Summary points
  • Childhood obesity is accompanied with an increased cardiovascular disease risk profile in adulthood
  • N-Terminal-pro-Brain Natriuretic Peptide (NT-proBNP) is useful for the diagnosis of heart failure, and their high levels in serum and plasma, respectively, are related to wall stress, which is often increased in severely obesity.
  • In this study, serum NT-proBNP levels were found to be significantly higher in obese children than in the control group.
  • In this study; we determined statistically significant correlations between the serum NT-proBNP and BMI, blood pressure, LV mass index, carotid IMT and EATT in severely obese adolescents compared with non-obese control adolescents.

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Figures


Figure 1: Comparisons of the plasma N-terminal pro B-type natriuretic peptide levels in leans, mild-moderate and severe obese groups.

Tables
  Leans Obese
    Mild-moderate Severe
n 63 95 43
Age (mo) 170.3 ± 27.0 169.6 ± 20.1 162.1 ± 23.2
BMI(kg/m2) 20.1 ± 1.3 33.9 ± 9.3‡ 39.4 ± 4.0†.*
BMI-SDS 1.2 ± 0.2 2.2 ± 0.2‡ 2.7 ± 0.2*
Waist circumference (cm) 67.0 ± 5.8 102.7 ± 8.7‡ 112.3 ± 11.1†.*
Hip circumference (cm) 91.0 ± 7.6 114.4 ± 8.5‡ 124.3 ± 10.0†.*
Fasting glucose (mg/dl) 84.5 ± 10.3 90.1 ± 9.3‡ 91.6 ± 9.2†
Fasting insulin (mIU/ml) 10.9 ± 2.5 26.6 ± 15.2‡ 27.0 ± 11.5†
HOMA-IR 2.2 ± 0.6 5.9 ± 3.9‡ 5.7 ± 2.7†
HDL-C (mg/dl) 48.2 ± 16.8 46.1 ± 10.2 45.3 ± 11.3
LDL-C (mg/dl) 80.4 ± 29.2 110.1 ± 142.5‡ 100.8 ± 25.3†
Triglycerides (mg/dl) 144.5 ± 37.3 122.8 ± 62.0‡ 131.7 ± 59.9†
Total cholesterol (mg/dl) 164.1 ± 36.2 168.9 ± 35.7 174.4 ± 35.0†
NT- proBNP (pg/ml) 44.3 ± 23.3 67.2 ± 64.4‡ 76.0 ± 49.7†
High sensitivity CRP (mg/L) 1.7 ± 0.8 1.9 ± 1.1‡ 2.7 ± 1.0†.*
Systolic Blood Pressure (mm Hg) 105.2 ± 11.7 128.0 ± 14.3‡ 128.0 ± 14.3‡
Diastolic Blood Pressure(mm Hg) 71.8 ± 7.0 83.0 ± 10.3‡ 86.7 ± 10.8†
Left ventricular mass index (gr/m2) 62.4 ± 18.2 88.5 ± 23.0‡ 87.5 ± 34.8†
Myocardial performance index 0.4 ± 0.1 0.4 ± 0.1 0.5 ± 0.1†.*
Carotid intima-media thickness (mm) 0.52 ± 0.08 0.88 ± 0.18‡ 0.91 ± 0.23†
Epicardial adipose tissue thicknesses (mm) 4.28 ± 0.79 7.38 ± 1.76‡ 7.42 ± 1.55†
Table 1: Characteristics of leans and obese adolescents.
* p< 0.05 Mild-moderate obese vs. severe obese
‡ p < 0.05 Leans vs. mild-moderate obese
† p < 0.05 Leans vs. severe obese

  Leans Obese
    Mild-moderate Severe
n 63 95 43
Left ventricular systolic function
 Ejection fraction (%) 65.3 ± 3.8 64.6 ± 4.1 64.5 ± 3.7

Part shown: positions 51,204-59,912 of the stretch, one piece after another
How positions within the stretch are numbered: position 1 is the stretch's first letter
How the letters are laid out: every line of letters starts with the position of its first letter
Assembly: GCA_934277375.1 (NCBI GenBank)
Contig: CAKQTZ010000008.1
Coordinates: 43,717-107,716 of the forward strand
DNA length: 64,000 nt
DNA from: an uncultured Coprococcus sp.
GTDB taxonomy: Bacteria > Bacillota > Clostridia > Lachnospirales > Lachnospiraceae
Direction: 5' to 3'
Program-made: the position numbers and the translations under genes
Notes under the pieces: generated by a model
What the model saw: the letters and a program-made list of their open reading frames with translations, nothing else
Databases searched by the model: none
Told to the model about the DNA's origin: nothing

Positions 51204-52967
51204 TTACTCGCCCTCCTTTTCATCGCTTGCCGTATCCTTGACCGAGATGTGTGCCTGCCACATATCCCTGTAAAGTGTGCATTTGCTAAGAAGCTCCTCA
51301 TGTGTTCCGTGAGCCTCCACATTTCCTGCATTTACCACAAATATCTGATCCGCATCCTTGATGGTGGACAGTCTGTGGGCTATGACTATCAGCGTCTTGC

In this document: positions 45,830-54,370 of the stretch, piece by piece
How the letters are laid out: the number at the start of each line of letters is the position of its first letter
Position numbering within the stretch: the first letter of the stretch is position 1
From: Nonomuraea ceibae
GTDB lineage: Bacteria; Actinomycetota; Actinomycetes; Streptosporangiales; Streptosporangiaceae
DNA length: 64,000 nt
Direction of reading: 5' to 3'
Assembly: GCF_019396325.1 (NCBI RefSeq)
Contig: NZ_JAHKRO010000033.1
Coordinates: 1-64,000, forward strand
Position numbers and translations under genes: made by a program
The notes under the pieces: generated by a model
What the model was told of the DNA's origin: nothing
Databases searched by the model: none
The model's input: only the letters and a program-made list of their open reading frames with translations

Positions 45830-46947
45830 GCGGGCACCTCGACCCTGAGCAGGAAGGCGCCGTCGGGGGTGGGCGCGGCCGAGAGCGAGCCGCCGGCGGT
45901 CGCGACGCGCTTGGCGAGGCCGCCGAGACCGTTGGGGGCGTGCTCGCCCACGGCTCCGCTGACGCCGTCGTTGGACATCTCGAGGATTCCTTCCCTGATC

Fractional shortening (%) 35.4±2.9 35.3 ± 3.2 34.9 ± 2.7
 
Left ventricular diastolic function
 Diastolic early wave peak velocity (cm/sn) 17.8 ± 2.9 16.8 ± 3.1‡ 16.9 ± 3.1†
 Diastolic late wave peak velocity (cm/sn) 6.5 ± 1.3 7.3 ± 1.5‡ 7.7 ± 1.7†
  E’/A’ 2.8 ± 0.7 2.4 ± 0.6‡ 2.3 ± 0.5†
  Isovolumic relaxation time (ms) 49.1 ± 8.3 50.7 ± 8.3‡ 53.7 ± 10.3†
  Acseleration time (ms) 53.9 ± 8.5 52.6 ± 9.0‡ 48.6 ± 8.4†,*
  Deceleration time (ms) 74.3 ± 9.6 73.6 ± 9.8‡ 66.0 ± 6.0†,*
 
Left ventricular systolic and diastolic function
  Myocardial performance index 0.4 ± 0.1 0.4 ± 0.1 0.5 ± 0.1†,*
Table 2: Left ventricular systolic and diastolic functions of leans and obese cases.
Values are mean ±SD.
* p < 0.05 Mild-moderate obese vs. severe obese
‡ p < 0.05 Leans vs. mild-moderate obese
† p < 0.05 Leans vs. severe obese

  Obese
  Mild-moderate Severe
  r p r p
Body composition  
BMI (kg/m2)  0.484 0.001 0.667 <0.001
BMI-SDS 0.384 0.004 0.667 <0.001
Waist circumference (cm) 0.226 0.04 0.545 <0.001
Hip circumference (cm) 0.315 0.01 0.516 <0.001
Metabolic factors        
Fasting glucose (mg/dl) 0.122 NS 0.135 NS
Fasting insulin (mIU/L) 0.133 NS 0.123 NS
HOMA-IR 0.116 NS 0.084 NS
HDL-Cholesterol (mg/dl) 0.020 NS 0.023 NS
LDL-Cholesterol (mg/dl) 0.114 NS 0.119 NS
Triglyceride (mg/dl) -0.183 NS -0.112 NS
Total Cholesterol (mg/dl) 0.056 NS 0.077 NS
High sensitive CRP (mg/dl) 0.063 NS 0.067 NS
Hemodynamic factors        
Systolic Blood Pressure (mm Hg) 0.128 NS 0.289 0.04
Diastolic Blood Pressure (mm Hg) 0.319 0.004 0.598 <0.001
Heart rate 0.088 NS 0.022 NS
Left ventricular thickness        
LVPWd(cm) 0.155 NS 0.424 <0.001
IVSs (cm) 0.134 NS 0.114 NS
IVSd (cm) 0.394 <0.001 0.495 <0.001
LVPWs (cm) 0.451 <0.001 0.456 <0.001
LVPWt (cm) 0.435 <0.001 0.544 <0.001
LV mass index (gr/m2) 0.383 0.0019 0.649 <0.001
Left ventricular systolic function        
Ejection fraction (%) 0.043 NS 0.297 0.021
Fractional shortening (%) 0.015 NS 0.025 NS
Left ventricular diastolic function        
Diastolic early wave peak velocity (cm/sn) 0.021 NS 0.040 NS
Diastolic late wave peak velocity (cm/sn) 0.028 NS 0.024 NS
E’/A’ 0.012 NS 0.021 NS
Acceleration time (ms) 0.305 0.034 0.279 0.045
Deceleration time (ms) 0.059 NS 0.044 NS
Left ventricular systolic and diastolic function        
Myocardial performance index 0.033 NS 0.288 0.042
Indicators of early atherosclerosis        
Carotid IMT (mm) 0.299 0.029 0.325 0.003
EATT (mm) 0.233 NS 0.339 0.022
Table 3: Relationships between NT-proBNP and cardiovascular factors and echocardiographic findings in obese adolescents.

  Obese  
  Hypertensive Normotensive p
n 34 104  
NT-proBNP (pg/ml) 86.5 ± 39.7 63.2 ± 44.4 0.023
Left ventricular mass index (gr/m2) 78.5 ± 27.0 68.4 ± 16.8 0.042
Myocardial performance index 0.42 ± 0.1 0.40 ± 0.1 0.860
Carotid intima-media thicknesses (mm) 0.88 ± 0.2 0.71 ± 0.13 0.012
Epicardial adipose tissue thicknesses(mm) 7.12 ± 1.45  7.28 ± 1.56 0.980
Table 4: Comparison of the plasma N-terminal pro B-type natriuretic peptide levels, left ventricular mass index values, myocardial performance index, carotid intima-media, and epicardial adipose tissue thicknesses in obese subjects with normal and elevated blood pressures.
Citation: Mehmet B, Ozgur P, Bumin D, Bedir A, Nezaket E (2015) Interrelations between Serum N-Terminal Pro B-Type Natriuretic Peptide (Nt-Probnp) Levels and Early Cardiovascular Risk Factors and Echocardiographic Parameters in Obese Adolescents. J Neonatol Clin Pediatr 2: 005.